Permaculture (Permanent Agriculture) was a term coined by Bill Mollison in the 1970’s. It is the integration of human society with a form of perennial agriculture that mimics the patterns of nature and ecological systems. Permaculture is an idea that can help us achieve a more sustainable future by working with Nature, and seeing ourselves as part of Nature.

Permaculture Design
Permaculture design mimics the relationships found in natural ecologies and encourages self-sufficiency, co-habitation, and synergistic living with nature. Permaculture design can help create sustainable landscapes that build soil, grow food for people and wildlife, conserve water, moderate flood and drought conditions, moderate temperature fluctuations, create natural habitats, regulate pests and increase biodiversity.

“Drinking water” or potable water is water of sufficiently high quality that can be safely consumed or used domestically.

Pumice Wicks: Rainwater or Greywater System
A pumice wick system functions in a similar way whether it is a rainwater or greywater infiltration system. Water can captured from a roof and be gravity fed out to an area that will be landscaped or to existing trees, and dispersed through a pumice wick. A pumice wick is a trench that is lined with geotextile fabric, filled with pumice, and has a perforated pipe running level throughout the trench. This level pipe allows the water (rain or grey) to move through the entire area of the trench equally. The pumice provides air space and keeps the area full of oxygen. The water can then be “wicked” out of the structure by the plant roots.

Rainwater Harvesting
Rainwater harvesting is the gathering and accumulation of rainwater. Rainwater harvesting can be either active or passive. Passive water harvesting is where rainwater is stored on the site where it falls, and is infiltrated into the ground for landscapes and groundwater recharge. Active rainwater harvesting is where rainwater is stored for use at a later date. Rainwater can be used in many ways once it has been stored, i.e. for irrigation, fountains, ponds, animals, and domestic uses for humans.

A rivulet is a very small drainage that usually feeds a gully.

Sludgehammer Treatment Unit
An aerobic bacterial generating device placed into septic tanks to remove excess nitrogen and keep the septic tank full of oxygen. Waste and unoxygenated bacteria are the primary reason for failure of traditional septic systems.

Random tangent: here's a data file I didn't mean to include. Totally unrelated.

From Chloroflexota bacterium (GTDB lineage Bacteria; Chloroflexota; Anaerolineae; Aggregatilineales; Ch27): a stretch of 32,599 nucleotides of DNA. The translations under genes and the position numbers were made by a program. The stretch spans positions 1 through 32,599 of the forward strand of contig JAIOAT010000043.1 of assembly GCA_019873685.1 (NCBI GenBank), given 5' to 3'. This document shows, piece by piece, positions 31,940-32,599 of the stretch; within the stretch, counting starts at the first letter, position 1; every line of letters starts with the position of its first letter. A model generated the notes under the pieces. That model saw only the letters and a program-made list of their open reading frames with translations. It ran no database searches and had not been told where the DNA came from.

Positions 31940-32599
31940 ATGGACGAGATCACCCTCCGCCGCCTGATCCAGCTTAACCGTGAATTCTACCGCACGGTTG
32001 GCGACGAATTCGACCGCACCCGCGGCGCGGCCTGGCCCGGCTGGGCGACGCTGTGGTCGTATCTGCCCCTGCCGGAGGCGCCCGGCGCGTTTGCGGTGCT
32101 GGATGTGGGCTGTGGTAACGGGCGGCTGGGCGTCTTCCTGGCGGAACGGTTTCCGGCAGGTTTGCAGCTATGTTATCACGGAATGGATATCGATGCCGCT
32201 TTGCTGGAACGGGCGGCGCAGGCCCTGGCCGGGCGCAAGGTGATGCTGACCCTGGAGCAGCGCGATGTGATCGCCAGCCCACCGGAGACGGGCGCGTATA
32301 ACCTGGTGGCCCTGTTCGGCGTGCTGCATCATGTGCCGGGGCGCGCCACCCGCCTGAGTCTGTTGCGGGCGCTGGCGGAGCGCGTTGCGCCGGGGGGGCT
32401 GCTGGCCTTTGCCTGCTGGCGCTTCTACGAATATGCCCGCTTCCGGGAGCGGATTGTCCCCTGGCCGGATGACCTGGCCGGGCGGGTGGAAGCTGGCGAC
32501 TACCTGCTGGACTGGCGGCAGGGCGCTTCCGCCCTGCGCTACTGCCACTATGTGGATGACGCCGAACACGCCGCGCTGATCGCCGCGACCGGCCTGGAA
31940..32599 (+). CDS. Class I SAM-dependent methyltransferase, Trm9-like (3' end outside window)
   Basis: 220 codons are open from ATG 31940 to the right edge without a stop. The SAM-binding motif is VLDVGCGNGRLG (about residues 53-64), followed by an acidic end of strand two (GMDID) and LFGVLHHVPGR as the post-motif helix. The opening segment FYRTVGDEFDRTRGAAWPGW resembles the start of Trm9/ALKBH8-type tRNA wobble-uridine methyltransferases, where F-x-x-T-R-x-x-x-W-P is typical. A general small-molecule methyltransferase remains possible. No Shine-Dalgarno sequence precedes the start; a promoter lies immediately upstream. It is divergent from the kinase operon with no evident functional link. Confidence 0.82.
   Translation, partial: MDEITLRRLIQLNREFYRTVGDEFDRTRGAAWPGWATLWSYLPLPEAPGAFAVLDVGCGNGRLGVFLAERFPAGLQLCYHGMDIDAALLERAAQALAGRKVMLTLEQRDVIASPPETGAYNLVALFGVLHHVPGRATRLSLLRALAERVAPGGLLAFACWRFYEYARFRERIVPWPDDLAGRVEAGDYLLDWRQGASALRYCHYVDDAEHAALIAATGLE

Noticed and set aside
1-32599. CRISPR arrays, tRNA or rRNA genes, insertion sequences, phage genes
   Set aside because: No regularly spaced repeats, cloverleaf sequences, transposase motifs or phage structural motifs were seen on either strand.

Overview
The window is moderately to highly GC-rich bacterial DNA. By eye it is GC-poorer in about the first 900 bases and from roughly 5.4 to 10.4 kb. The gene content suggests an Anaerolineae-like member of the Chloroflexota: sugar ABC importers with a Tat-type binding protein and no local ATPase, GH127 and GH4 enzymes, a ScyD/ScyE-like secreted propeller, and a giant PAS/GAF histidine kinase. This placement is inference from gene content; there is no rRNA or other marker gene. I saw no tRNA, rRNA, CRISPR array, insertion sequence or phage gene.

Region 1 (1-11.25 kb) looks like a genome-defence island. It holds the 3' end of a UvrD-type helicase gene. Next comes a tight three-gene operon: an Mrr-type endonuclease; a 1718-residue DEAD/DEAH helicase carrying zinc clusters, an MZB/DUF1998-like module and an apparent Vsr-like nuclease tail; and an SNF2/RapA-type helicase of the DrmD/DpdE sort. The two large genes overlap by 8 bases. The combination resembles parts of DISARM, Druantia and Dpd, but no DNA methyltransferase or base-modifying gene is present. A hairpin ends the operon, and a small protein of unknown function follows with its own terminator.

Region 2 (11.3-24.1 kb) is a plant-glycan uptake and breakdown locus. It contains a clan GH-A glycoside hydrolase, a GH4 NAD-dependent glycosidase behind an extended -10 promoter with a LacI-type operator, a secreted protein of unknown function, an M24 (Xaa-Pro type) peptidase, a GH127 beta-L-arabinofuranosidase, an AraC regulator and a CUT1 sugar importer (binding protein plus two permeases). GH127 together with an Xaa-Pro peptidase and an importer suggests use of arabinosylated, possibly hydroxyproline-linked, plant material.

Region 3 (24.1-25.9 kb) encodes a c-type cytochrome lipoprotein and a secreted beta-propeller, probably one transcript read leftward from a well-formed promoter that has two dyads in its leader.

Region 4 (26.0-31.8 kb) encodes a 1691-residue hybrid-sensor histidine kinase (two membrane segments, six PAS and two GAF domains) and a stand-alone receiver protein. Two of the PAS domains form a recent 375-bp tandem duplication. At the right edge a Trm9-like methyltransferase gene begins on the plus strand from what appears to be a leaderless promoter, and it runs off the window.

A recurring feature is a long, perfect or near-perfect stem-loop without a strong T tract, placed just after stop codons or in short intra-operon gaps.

Sunken Bed
A planting bed that has been dug out so that it is below the existing grade. A sunken bed greatly increases the amount of water a plant has access to.

Sustainable Landsites
Sustainable landsites are landscapes that can grow and thrive without the constant intervention of human resources. Most take a good amount of time and resources to fully establish. Sustainable landscapes eventually provide a constant working relationship and ecological merging of the plants and organisms living within the landscape.

A trench that is installed along a landscape on contour. A swale has the excavated soil from the trench compiled on the downhill side, and is designed to harvest runoff water from the land.

Land forms that level the grade of a landscape and help control erosion and infiltrate water. Terraces can be built using a variety of materials such as rock, concrete, and wood.

In water recycling terms, water typically thought of as wasted, i.e. sink water, bathwater, toilet water.

Water Recycling
Rainwater, greywater and blackwater are all water sources that we generally don’t think of as resources that are available to us. Why not get as much use from water as possible? Reuse of all three water sources are legal in New Mexico. In nature, water is used as many times as possible before leaving the landscape as groundwater or evaporation. We can utilize this same conservationist approach to maximize potential water use.

Xeriscaping utilizes water-conserving techniques, such as using drought-tolerant plants, mulch, and efficient irrigation to create sustainable landscapes.

Zuni Bowl
An erosion control structure built from rock that stops erosion with the use of rock bowls, creating a place where water moving through a steep gully or arroyo can drop sediment and infiltrate the ground.

Sound interesting? Have questions? Call or email Reese Baker at The RainCatcher for a free consultation or estimate: 505.501.4407